The pathophysiology of generalized seizures isn’t as well understood as partial seizures. It’s believed that the cortex is in a diffusely hyperexcitable state, and seizure-prone neurons are spread throughout the cortex. Excitatory neurons can produce a synchronized discharge over a wide area of the cortex. This results in a grand mal or absence seizure.
Occasionally, children may become irritable or behave in an unusual manner for hours before the onset of the seizure.6 When the tonic phase of the seizure begins, the musculature of the body contracts, often resulting in the child screaming or letting out a high pitched cry, which can be followed by apnea. This is followed by the clonic phase, which is characterized by rhythmic jerking of the trunk and extremities.Seizures may last only a few seconds or for hours.
Studies demonstrate that new onset seizures last more than five minutes in 50% of kids, more than 10 minutes in 29%, more than 20 minutes in 16% and more than 20 minutes in 12%. The longer the seizure, the less likely it will cease without medical intervention.6
Absence seizures, which are occasionally referred to as petit mal seizures, are a “transient loss of consciousness without conspicuous convulsions.”6 The onset of absence seizures is abrupt, usually occurring without an aura, and children can have 20 or more per day.6 They often last 5–10 seconds.
Status epilepticus (SE) is a neurological emergency. Up to 66% of first seizures present as SE, which is either convulsive (grand mal) or nonconvulsive (as in absence SE) and is generally defined as two or more seizures without an intervening period of consciousness, or a single seizure lasting longer than 30 minutes.7 However, due to the high morbidity and mortality of SE, the 30-minute requirement has been reduced to five minutes to prompt early intervention.2
Morbidity and mortality result from excitotoxic brain injury. Chemicals released during the seizure can injure or kill the involved and surrounding neurons. SE may also result in hypertension, cardiac arrest, tachycardia, bradycardia and other cardiac arrhythmias, hypoxia, pulmonary edema, rhabdomyolysis and other medical complications. 2
Mortality in the pediatric population is approximately 3%, with most deaths occurring in children one to four years old. Improper or delayed treatment can cause a previously neurologically healthy child to become permanently brain damaged.2
Pseudoseizures and conversion disorders are often neglected topics in EMS education. They can be present in those who are diagnosed with conversion disorders.
The best way to understand a conversion disorder is to imagine the mind converting psychological or emotional stress into physical symptoms. As stressors are suppressed or verbal expressions are prohibited, they’re converted to physical signs or symptoms. It’s important to note that the patient isn’t faking their conditions.8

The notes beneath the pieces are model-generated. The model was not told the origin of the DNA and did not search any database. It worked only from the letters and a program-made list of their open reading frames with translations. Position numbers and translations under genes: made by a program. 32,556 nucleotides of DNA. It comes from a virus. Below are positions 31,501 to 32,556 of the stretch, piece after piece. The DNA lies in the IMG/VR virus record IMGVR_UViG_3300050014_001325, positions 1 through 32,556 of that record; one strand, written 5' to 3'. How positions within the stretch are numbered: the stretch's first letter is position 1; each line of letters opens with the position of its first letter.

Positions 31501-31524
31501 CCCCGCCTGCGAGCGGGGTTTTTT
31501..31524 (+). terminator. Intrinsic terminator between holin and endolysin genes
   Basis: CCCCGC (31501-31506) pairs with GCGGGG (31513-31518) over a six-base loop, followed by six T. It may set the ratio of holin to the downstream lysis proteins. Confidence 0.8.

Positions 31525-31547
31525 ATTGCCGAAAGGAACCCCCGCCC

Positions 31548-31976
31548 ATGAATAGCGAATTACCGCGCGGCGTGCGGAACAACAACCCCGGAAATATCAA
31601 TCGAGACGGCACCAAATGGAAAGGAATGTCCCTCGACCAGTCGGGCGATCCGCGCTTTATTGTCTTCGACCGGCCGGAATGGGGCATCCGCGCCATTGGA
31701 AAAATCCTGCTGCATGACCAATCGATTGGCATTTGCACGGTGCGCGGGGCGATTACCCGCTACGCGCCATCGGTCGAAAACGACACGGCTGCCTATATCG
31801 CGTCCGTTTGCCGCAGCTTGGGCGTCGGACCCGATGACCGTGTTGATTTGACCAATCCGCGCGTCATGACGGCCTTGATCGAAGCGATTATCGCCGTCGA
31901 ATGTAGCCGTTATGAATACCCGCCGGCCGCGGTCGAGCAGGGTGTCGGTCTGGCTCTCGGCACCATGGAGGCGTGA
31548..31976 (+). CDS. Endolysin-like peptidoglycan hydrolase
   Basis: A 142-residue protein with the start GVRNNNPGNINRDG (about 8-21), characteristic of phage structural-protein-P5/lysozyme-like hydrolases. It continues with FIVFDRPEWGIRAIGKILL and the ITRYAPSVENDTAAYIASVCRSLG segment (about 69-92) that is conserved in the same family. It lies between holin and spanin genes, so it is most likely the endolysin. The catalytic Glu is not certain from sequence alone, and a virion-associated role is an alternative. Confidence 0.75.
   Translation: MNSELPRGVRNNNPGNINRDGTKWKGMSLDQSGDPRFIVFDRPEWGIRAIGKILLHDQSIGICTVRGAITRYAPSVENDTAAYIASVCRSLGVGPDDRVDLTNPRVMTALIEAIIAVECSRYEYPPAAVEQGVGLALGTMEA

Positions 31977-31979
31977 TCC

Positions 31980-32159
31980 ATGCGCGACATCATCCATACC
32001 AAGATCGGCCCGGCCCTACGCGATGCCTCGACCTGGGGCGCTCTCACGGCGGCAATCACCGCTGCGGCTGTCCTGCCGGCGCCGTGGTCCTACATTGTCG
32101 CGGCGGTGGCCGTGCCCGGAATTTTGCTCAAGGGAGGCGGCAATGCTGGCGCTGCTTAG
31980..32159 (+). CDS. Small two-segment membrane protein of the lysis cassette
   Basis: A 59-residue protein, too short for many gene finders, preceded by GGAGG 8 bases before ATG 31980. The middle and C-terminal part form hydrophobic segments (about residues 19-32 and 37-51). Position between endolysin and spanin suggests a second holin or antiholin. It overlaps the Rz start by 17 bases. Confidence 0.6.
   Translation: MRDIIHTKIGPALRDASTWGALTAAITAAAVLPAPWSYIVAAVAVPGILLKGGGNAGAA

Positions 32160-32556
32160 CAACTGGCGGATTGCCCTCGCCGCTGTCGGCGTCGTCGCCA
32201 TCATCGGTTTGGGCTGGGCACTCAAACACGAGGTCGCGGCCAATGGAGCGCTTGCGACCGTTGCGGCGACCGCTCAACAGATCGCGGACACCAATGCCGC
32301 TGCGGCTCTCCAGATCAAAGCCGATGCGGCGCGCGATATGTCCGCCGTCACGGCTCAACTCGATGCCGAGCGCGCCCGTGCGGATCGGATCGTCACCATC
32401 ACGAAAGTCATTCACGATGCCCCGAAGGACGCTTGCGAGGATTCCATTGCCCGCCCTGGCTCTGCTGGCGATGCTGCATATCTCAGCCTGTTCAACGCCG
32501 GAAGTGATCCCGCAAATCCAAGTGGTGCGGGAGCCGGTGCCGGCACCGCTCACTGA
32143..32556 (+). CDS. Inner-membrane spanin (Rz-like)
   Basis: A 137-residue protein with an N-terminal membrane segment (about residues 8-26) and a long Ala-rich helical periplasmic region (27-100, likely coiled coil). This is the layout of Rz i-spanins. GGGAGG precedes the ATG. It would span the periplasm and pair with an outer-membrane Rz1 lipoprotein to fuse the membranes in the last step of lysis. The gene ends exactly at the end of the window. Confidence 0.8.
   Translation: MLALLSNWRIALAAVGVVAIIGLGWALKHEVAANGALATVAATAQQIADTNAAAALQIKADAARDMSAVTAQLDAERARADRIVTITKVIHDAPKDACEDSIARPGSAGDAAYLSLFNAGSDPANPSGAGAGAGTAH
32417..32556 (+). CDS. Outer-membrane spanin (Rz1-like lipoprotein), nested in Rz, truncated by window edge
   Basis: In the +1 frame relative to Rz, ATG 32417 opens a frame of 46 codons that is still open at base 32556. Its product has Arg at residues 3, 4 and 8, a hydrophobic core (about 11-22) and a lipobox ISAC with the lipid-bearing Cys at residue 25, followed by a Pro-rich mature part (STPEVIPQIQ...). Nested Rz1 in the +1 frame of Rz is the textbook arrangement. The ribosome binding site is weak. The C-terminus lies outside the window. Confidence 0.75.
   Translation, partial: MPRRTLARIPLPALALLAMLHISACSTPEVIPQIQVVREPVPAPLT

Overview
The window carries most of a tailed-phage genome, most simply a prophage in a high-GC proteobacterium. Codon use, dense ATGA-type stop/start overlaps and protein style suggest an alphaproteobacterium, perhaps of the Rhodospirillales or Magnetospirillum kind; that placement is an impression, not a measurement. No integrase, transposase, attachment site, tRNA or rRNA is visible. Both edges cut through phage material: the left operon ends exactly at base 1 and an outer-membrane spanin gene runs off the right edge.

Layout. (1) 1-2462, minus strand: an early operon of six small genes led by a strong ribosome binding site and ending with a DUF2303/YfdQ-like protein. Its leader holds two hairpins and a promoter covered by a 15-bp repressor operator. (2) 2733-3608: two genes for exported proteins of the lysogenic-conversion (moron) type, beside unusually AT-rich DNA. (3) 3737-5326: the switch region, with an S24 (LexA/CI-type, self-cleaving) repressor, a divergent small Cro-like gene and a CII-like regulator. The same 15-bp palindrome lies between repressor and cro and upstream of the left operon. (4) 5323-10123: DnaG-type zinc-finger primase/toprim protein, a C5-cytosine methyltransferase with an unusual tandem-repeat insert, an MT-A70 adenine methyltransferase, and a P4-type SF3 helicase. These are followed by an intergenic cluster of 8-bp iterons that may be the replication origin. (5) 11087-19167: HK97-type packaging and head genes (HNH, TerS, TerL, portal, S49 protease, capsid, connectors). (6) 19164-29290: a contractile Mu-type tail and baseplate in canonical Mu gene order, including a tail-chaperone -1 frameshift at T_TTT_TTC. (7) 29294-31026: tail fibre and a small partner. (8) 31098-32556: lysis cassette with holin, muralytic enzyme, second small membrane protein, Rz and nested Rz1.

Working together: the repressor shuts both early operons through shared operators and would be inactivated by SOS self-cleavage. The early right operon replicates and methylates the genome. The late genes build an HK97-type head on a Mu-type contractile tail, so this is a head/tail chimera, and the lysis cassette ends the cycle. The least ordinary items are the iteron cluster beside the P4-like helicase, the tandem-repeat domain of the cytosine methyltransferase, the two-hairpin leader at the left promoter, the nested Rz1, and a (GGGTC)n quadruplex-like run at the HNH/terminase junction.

One way a conversion disorder is expressed is through pseudoseizures. In these cases, the patient demonstrates the signs and symptoms of a seizure without seizure activity in the brain. Note up to 30% of epileptics experience pseudoseizures.8 It’s important for EMS providers to be aware that pseudoseizures are frequently associated with family stress and sexual abuse and can often be halted through suggestion.8
Factitious seizures differ from conversion disorder because the patient is intentionally pretending to have a seizure. The causes for these factitious seizures are varied. When the patient is a young and nonverbal child, providers should consider that the seizure might have been falsely reported by a parent, often a mother who represents herself as a conscientious and model parent. She’s frequently young, articulate and middle class with some medical training, and she exhibits an unnatural attachment to her child.4 Occasionally, the child begins to believe the symptoms themselves and think they have a seizure disorder.
Several indicators a parent telling you this might be falsifying their reports include persistent and unexplained illnesses; clinical signs inconsistent with the child’s health status; or unusual or remarkable signs or symptoms. Other indicators include if the caregiver appears unconcerned about the prognosis and there’s a lack of clinical response to treatments.4
Additionally, adolescents may simulate a seizure for attention. Signs a seizure may not be real include a generalized tonic-clonic seizure during which the patient is responsive and able to answer questions and responsiveness to noxious stimuli. Consciousness requires at least one hemisphere of the brain to be uninvolved in the seizure activity. A generalized seizure involves both hemispheres, making responsiveness unlikely.
Another indicator the seizure may not be real is if the patient’s eyes are closed, because it’s natural for the eyes to remain open during a seizure. In addition, repetitive pelvic thrusting is often indicative of a false seizure because seizures don’t usually cause this type of activity.7